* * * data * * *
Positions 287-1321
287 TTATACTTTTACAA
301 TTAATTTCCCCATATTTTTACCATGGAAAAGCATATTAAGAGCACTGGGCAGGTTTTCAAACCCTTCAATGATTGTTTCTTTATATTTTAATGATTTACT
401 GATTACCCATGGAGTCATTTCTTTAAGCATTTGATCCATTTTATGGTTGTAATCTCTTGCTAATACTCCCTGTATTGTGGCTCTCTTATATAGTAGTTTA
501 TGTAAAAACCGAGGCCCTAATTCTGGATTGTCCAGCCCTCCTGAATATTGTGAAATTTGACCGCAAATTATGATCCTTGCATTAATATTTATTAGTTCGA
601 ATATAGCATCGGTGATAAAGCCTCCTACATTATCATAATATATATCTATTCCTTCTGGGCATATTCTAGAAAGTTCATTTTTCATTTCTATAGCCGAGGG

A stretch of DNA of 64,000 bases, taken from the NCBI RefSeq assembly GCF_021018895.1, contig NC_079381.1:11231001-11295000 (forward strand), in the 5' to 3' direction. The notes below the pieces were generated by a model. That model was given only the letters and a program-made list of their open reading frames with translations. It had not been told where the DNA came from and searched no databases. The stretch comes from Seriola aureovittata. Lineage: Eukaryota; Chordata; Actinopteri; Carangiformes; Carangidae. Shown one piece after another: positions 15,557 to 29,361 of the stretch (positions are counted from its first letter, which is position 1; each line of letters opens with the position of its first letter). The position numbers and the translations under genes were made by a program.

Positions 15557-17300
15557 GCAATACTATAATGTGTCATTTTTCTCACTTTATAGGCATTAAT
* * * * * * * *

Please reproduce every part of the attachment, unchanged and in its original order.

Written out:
Positions 287-1321
287 TTATACTTTTACAA
301 TTAATTTCCCCATATTTTTACCATGGAAAAGCATATTAAGAGCACTGGGCAGGTTTTCAAACCCTTCAATGATTGTTTCTTTATATTTTAATGATTTACT
401 GATTACCCATGGAGTCATTTCTTTAAGCATTTGATCCATTTTATGGTTGTAATCTCTTGCTAATACTCCCTGTATTGTGGCTCTCTTATATAGTAGTTTA
501 TGTAAAAACCGAGGCCCTAATTCTGGATTGTCCAGCCCTCCTGAATATTGTGAAATTTGACCGCAAATTATGATCCTTGCATTAATATTTATTAGTTCGA
601 ATATAGCATCGGTGATAAAGCCTCCTACATTATCATAATATATATCTATTCCTTCTGGGCATATTCTAGAAAGTTCATTTTTCATTTCTATAGCCGAGGG

A stretch of DNA of 64,000 bases, taken from the NCBI RefSeq assembly GCF_021018895.1, contig NC_079381.1:11231001-11295000 (forward strand), in the 5' to 3' direction. The notes below the pieces were generated by a model. That model was given only the letters and a program-made list of their open reading frames with translations. It had not been told where the DNA came from and searched no databases. The stretch comes from Seriola aureovittata. Lineage: Eukaryota; Chordata; Actinopteri; Carangiformes; Carangidae. Shown one piece after another: positions 15,557 to 29,361 of the stretch (positions are counted from its first letter, which is position 1; each line of letters opens with the position of its first letter). The position numbers and the translations under genes were made by a program.

Positions 15557-17300
15557 GCAATACTATAATGTGTCATTTTTCTCACTTTATAGGCATTAAT